A stormy start to 2014 for Werner Enterprises, but forecast is brighter

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Posted: Tuesday, April 22, 2014 12:00 am

Disruptive weather in the first quarter dampened profits at Werner Enterprises Inc., but trucking industry analysts anticipate better-than-expected freight rates through 2014 because of it.

Sarpy County-based Werner reported profits of $14.3 million, or 20 cents per share, through the first quarter of 2014. That's a decrease of 18 percent from year-ago levels of $17.5 million, or 24 cents per share. Total revenues were flat at $492 million.

Ben Hartford, an industry analyst with Robert W. Baird & Co. Inc., said the hit to profits is nothing to be alarmed about.

“I think an outcome of some of the weather and resulting capacity shortages across the U.S. is resulting in rate growth for these carriers that is trending better than what was expected,” Hartford said.

Rates are growing at about 3 percent to 4 percent currently, Hartford said, compared with previous forecasts of 1 percent to 2 percent growth.

Werner also reported that average revenues per total mile were up 3.1 percent over the same period a year ago. In addition, the company improved its average percentage of empty miles by more than 8 percent year-over-year.

Severe weather that hampered shipping across the U.S. in early 2014 dragged on the profits of other transportation companies during the first quarter. Rail and trucking giant CSX Corp. reported a 14 percent decline in profits compared with a year ago, and J.B. Hunt Transport Services Inc. reported a 6 percent decline in profits year-over-year.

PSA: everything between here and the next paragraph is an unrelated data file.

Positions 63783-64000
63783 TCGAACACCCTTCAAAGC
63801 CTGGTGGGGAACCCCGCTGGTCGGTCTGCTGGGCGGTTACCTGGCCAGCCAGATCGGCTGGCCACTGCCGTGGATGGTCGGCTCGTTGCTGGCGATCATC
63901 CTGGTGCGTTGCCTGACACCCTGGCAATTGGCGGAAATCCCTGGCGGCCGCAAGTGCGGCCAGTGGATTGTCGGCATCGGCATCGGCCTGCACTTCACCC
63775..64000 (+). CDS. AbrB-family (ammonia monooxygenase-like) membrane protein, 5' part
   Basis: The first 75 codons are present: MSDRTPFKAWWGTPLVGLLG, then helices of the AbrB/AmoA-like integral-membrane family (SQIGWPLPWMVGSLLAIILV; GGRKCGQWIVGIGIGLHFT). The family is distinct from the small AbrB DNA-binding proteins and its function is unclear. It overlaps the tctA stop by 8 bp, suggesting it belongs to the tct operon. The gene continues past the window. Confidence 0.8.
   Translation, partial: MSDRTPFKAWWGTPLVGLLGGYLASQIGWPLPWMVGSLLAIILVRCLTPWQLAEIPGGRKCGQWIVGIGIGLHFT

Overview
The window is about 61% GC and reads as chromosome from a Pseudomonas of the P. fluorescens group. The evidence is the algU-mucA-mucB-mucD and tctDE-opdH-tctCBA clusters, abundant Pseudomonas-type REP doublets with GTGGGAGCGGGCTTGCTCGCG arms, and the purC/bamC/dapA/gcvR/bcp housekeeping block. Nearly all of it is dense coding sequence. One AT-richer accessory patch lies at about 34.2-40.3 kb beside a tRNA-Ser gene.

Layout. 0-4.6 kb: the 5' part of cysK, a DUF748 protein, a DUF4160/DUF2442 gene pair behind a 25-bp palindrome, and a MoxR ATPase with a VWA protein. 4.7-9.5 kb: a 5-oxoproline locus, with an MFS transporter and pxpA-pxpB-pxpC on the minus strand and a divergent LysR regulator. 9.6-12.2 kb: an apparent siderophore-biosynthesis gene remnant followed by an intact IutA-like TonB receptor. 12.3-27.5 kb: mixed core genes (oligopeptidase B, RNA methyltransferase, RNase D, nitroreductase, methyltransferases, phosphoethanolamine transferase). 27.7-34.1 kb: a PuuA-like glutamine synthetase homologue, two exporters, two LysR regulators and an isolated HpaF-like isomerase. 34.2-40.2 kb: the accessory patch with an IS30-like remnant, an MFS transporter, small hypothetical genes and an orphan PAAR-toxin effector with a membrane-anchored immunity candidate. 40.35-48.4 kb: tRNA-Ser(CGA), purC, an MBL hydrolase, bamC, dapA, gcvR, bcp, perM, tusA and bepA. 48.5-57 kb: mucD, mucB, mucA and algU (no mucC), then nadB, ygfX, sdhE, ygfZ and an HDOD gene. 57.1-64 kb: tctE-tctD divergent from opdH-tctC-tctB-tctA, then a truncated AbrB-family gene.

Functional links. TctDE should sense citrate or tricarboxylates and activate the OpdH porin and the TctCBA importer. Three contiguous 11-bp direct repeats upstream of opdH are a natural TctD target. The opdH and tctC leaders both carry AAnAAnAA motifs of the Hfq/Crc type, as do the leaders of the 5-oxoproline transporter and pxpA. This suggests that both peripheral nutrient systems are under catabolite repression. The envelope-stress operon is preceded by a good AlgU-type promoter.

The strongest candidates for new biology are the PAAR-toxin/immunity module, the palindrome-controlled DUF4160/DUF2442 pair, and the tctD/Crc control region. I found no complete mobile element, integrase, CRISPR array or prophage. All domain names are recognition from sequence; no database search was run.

SAN FRANCISCO — Netflix is preparing to raise its Internet video subscription prices by as much as $2 per month this summer to help pay for more programming such as its popular political drama “House of Cards.”

The price increase will be imposed on new customers by July. The company says current U.S. subscribers will continue to pay $8 per month for a “generous time period.”

Netflix announced the price increase as part of its first-quarter earnings released Monday.

Investors evidently liked the move. The company's stock surged 6 percent in extended trading after the results came out.

Netflix Inc. earned $53 million, or 86 cents per share, during the first three months of the year. That compared with $2.7 million, or 5 cents, last year.

Revenue rose 24 percent to $1.3 billion. — AP


DALLAS — Halliburton made money in the first quarter on rising revenue in the Middle East and Asia.

Earnings and revenue topped expectations and Halliburton reversed course after a loss a year ago, when results were hurt by charges related to the huge 2010 Gulf of Mexico oil spill.

Halliburton Co. shares rose $1.72, or 2.8 percent, to $62.62 in afternoon trading after hitting an all-time high of $63.88 earlier in the day.

Halliburton reported first-quarter net income of $622 million, or 73 cents per share. Revenue rose 5 percent to $7.35 billion from $6.97 billion a year ago.— AP


PAWTUCKET, R.I. — Hasbro returned to profitability in its first quarter, driven by sales of girls' toys such as My Little Pony and Nerf Rebelle. The prior-year results were dragged down by restructuring charges.

Its latest earnings topped Wall Street estimates, but revenue was short of what analysts expected.

The Pawtucket, R.I.-based company earned $32.1 million, or 24 cents per share, for the period ended March 30. That compares with a loss of $6.7 million, or 5 cents per share, a year earlier.

Stripping out favorable tax adjustments of 10 cents per share, earnings were 14 cents per share.— AP

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